Free capture utilities: VLC and CapDVHS (there's another on I just can't accurately remember at the moment... something like HDV Split), will capture from HDV camcorders in differing ways (some actually allow extra capabilities - like full screen live preview on a WS laptop in VLC) and complexities. If you're a true newbee, steer clear of these until you're a much more adept computer and HDV user.
Purchaseable capture utilities: Apart from the capture utilities that come bundled in HDV capable NLE's, there's Cineform AspectHD or ConnectHD.
If you're serious about HDV production, and are concerned about the time it can take to edit HDV native m2t - you must seriously consider purchasing either AspectHD or ConnectHD. Why? Because by using Cineform's HDLink capture utility; you can capture to native *.m2t, as well as CFHD uncompressed intermediate format. CFHD's intermediate format allows much faster editing than is the case with native *.m2t! There's also frame rate conversion that is the best you'll find in any software that can handle HDV, and a whole raft of other advantages that I'm sure you can go and check Cineform's site about...

Now onto your hardware. You'd better have something with more grunt than your laptop?!

While you may be able to connect via firewire... the laptop's spec's are so low that you may not be able to capture anything other than junk onto it. Chances are the Hard Disk Drive isn't big enough or fast enough for a start...

To be certain of 'generally' error free HDV capture and editing, you need at least a P-IV 2.8Ghz HT CPU, 1Gig RAM and a 5,200rpm (7,200rpm preferred!!) HDD no smaller than 20Gig. Even 20Gig would only be possible with minimum software installed and small user defined swap file, as 60min of native HDV *.m2t is around the 13gig minimum range, and not realising how much extra hard disk space is needed to handle such file sizes and data levels is a common oversight.

I apologise for assuming that you don't have a large size HDTV... but I get the distinct impression that you don't own a HDTV of any description.

Do yourself the favour of trying your darndest to get a decently large (i.e. 32" or larger - not smaller!!) HDTV. While HDV will look better than DV level video on a computer monitor/screen; it's like stickin candy up your nose - until it goes where it's meant to go, you ain't getting the experience as it's designed to be enjoyed.

Have fun with your HC3!!

Last edited by Steve C; 08-05-2006 at 07:53 PM.
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Old 08-06-2006, 12:41 AM   #7
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Quote:
Originally Posted by Steve C
... Hoped that by now this info would have come from someone else on the forum. Sadly not one response that's truly authorative....
Quote:
Originally Posted by Steve C --April 2005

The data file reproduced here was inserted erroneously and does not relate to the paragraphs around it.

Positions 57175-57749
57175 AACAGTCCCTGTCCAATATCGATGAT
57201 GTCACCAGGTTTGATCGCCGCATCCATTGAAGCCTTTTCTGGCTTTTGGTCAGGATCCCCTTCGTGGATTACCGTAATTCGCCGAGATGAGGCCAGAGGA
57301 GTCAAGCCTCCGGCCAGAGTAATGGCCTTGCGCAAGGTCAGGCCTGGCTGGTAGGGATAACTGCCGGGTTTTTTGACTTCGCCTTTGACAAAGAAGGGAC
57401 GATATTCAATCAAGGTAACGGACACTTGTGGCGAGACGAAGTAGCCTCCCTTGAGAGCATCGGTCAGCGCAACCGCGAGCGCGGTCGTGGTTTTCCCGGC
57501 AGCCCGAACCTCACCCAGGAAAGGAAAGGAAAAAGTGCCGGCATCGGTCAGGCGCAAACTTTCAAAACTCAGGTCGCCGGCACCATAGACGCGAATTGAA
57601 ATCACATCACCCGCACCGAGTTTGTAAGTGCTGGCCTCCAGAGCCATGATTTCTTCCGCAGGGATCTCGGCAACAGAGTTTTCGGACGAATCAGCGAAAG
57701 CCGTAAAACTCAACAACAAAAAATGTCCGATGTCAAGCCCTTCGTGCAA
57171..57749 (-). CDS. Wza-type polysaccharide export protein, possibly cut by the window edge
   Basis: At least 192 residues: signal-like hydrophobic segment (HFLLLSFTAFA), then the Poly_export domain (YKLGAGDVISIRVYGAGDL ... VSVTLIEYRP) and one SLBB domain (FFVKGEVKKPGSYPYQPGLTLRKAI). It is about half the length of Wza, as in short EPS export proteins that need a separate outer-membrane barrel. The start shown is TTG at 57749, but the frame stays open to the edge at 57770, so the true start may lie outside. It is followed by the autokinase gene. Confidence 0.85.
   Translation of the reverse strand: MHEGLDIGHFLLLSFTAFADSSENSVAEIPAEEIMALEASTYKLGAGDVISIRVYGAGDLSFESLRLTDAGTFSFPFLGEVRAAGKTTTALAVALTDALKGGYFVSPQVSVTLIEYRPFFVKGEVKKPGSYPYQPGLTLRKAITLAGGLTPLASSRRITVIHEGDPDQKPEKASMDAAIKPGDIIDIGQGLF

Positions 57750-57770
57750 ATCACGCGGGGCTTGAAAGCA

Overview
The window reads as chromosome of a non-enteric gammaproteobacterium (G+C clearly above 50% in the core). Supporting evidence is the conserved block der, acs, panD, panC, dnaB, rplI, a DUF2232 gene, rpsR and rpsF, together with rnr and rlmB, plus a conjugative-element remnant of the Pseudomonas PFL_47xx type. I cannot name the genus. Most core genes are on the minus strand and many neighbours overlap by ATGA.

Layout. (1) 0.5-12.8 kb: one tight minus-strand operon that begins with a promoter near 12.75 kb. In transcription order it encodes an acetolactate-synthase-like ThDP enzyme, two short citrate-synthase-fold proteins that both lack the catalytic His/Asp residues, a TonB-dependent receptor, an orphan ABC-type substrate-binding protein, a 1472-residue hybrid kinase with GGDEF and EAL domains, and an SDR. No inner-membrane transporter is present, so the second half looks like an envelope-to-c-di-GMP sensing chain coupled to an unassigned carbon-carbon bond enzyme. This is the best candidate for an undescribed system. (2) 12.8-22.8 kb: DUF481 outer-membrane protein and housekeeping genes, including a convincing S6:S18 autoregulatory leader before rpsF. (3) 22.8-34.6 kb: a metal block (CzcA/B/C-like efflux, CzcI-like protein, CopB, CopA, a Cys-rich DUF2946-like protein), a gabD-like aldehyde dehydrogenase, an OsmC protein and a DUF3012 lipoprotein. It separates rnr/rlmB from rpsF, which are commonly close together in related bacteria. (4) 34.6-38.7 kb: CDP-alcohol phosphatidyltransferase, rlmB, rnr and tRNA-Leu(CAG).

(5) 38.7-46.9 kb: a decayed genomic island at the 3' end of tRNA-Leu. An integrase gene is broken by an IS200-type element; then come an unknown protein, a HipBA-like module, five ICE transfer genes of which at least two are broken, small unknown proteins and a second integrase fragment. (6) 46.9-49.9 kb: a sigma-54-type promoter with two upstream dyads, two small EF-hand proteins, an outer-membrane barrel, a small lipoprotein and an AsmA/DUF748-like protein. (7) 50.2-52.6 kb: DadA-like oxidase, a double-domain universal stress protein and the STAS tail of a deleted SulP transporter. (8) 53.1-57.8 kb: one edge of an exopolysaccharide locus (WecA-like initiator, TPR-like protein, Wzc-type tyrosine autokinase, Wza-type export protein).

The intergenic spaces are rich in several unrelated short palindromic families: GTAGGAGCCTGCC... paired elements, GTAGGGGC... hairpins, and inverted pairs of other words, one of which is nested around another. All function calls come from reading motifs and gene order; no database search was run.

copy 1080 from sony fx1 ...The JVC DVHS deck is useless with the 25Mbit 1080i m2t from the Sony camcorders, so that's not an option.
Load XP SP2 onto one of your P-IV's if you haven't already done so, and get a hold of ConnectHD to use the HD-Link capture utility. (You can use CapDVHS or VLC which are free, but you'll need to do some mucking around to get them to work..whereas the HD-Link tool is pretty much one click stuff.)
Capture to Hard Drive....doesn't really matter about RPM if you're just archiving... only with editing does it really impact.
Write the raw m2t clips to DVD as data for back-up. You may need to use dual-layer, or split the m2t's on capture (use split on scene detection) if you think the file sizes will be too large.
If you have enough hard drive space, just use the hard drives for storage....until HD-DVD or Blu-Ray become available, and then you can write to either in HD rather than just writing the raw m2t files as data.... but if you just want archiving, there's no problem... despite some people freaking out about "how do I archive?"
I was googling for similar info and I found that post by you from a year and a half ago-- Is that still the same methodology you posted today here - or is this basically different -
Also - are there software conversions now for conversion HDV to the DVHS format - I read here Nero will convert HDV to 3x (Red laser) HD-DVD format - for playback in stand-alone HD-DVD players
and does VLC play the m2t HDV files you wrote to DVD as data in the other thread?
or just wishful thinking still or something like that -

Last edited by maicaw; 08-06-2006 at 01:06 AM.
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Old 08-06-2006, 12:20 PM   #8
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looks like the answer to my last post for anyone else interested is probably here AVS Forum > HDTV > HDTV Recorders
New Sony HDV Camcorder HDR-HC1 Info
also this post may have info that steve C referred to
Quote:
Originally Posted by Steve C ---Free capture utilities: VLC and CapDVHS (there's another on I just can't accurately remember at the moment... something like HDV Split),
Quote:
Originally Posted by timecop -- Or you can do it all for free with capdvhs, dgindex, avisynth, virtualdub, and various other free tools.
this site too - http://www.hdvinfo.net/

Last edited by maicaw; 08-06-2006 at 12:46 PM.
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Old 08-06-2006, 08:39 PM   #9
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Quote:
Originally Posted by maicaw
I was googling for similar info and I found that post by you from a year and a half ago-- Is that still the same methodology you posted today here - or is this basically different -
Also - are there software conversions now for conversion HDV to the DVHS format - I read here Nero will convert HDV to 3x (Red laser) HD-DVD format - for playback in stand-alone HD-DVD players
and does VLC play the m2t HDV files you wrote to DVD as data in the other thread?
or just wishful thinking still or something like that -